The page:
Similarly, there is no better time than now to grasp that the real question is not, as Americans like to frame it, free trade versus protectionism. It is whether the world trading system will be regulated by private companies that are answerable only to the rich and powerful, and are profoundly unequipped for the task of processing complex information for the sake of society, or by states built to assess risk and to be answerable to all citizens.
It would be Pollyannaish to deny that grave dangers abound. The last time a free-trade system unwound, when Britains invisible empire vanished almost overnight in the 1880s, one result was a scramble for territory. Europes powers carved up Africa, then began to hack away at China, in a process that helped set the stage for the First World War.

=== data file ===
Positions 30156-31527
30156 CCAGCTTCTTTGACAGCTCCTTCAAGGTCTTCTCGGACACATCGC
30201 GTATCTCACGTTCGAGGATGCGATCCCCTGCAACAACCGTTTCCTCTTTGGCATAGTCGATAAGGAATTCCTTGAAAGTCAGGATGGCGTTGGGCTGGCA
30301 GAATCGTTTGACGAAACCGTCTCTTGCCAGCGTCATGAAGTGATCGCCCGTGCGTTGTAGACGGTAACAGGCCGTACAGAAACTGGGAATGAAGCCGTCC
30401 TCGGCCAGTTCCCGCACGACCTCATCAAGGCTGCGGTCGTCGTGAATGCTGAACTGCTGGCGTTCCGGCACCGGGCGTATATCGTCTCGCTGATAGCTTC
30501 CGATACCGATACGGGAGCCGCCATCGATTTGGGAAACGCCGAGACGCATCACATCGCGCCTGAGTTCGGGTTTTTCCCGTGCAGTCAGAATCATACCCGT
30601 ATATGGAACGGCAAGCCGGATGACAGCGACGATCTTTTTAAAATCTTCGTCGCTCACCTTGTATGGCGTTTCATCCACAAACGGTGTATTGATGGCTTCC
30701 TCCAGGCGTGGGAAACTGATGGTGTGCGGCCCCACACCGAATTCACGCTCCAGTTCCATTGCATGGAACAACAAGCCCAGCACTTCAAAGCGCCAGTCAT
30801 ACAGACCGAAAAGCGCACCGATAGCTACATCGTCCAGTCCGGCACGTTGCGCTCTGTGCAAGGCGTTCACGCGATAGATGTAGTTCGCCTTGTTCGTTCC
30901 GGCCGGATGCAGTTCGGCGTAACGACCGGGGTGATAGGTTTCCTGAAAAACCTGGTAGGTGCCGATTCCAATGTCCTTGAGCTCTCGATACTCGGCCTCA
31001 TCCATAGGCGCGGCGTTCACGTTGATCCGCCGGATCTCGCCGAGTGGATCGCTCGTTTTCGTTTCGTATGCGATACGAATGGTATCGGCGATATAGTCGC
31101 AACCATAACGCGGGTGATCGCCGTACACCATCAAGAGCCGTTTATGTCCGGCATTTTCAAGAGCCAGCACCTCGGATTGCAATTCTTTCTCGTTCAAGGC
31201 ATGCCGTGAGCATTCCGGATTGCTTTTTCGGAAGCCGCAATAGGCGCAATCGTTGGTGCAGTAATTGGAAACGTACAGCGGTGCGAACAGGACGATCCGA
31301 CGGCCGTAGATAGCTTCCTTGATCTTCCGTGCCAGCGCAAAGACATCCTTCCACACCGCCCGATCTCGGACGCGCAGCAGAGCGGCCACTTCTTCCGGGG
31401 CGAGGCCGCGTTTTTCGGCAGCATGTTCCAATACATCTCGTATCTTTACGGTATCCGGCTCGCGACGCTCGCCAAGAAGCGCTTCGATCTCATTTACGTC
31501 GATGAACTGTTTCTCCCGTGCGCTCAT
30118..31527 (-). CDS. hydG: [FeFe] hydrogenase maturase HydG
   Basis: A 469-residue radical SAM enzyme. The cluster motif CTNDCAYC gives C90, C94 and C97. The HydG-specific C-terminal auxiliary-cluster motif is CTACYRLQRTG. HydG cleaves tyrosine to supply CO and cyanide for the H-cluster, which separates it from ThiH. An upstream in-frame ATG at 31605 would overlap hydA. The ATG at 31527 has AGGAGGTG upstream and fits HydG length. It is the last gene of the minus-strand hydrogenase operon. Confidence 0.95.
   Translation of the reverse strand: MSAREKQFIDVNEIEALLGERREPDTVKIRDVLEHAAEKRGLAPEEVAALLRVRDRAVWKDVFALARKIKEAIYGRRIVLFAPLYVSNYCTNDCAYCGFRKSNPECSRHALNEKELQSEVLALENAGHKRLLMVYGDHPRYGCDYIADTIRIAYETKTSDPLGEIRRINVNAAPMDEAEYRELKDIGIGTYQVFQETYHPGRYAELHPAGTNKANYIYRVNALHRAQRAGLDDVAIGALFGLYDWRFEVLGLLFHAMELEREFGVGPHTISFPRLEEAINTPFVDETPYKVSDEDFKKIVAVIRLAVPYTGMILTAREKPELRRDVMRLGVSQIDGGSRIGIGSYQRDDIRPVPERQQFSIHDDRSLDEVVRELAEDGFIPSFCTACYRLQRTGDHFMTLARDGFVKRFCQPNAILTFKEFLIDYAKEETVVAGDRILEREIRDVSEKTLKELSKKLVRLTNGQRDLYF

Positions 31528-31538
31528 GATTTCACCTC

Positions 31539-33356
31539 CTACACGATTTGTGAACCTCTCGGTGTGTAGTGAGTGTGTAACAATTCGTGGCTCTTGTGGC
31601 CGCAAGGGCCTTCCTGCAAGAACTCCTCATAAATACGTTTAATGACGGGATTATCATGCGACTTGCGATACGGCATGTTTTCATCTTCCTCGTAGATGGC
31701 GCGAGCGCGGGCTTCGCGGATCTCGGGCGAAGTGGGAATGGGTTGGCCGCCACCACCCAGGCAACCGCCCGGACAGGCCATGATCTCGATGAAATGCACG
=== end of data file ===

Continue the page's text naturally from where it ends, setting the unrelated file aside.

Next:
Already today, two scrambles are under way. One aims to grab keystone parts of the global industrial system, as nations ranging from Japan to South Korea and China to France resurrect a variety of mercantilist tactics to seize and hold industrial operations. The other scramble is for greater control over natural resources, especially oil. Although neither scramble poses an immediate threat to peace, both only exacerbate the biggest danger the world now faces: the extreme fragility of our highly specialized, cross-border industrial systems.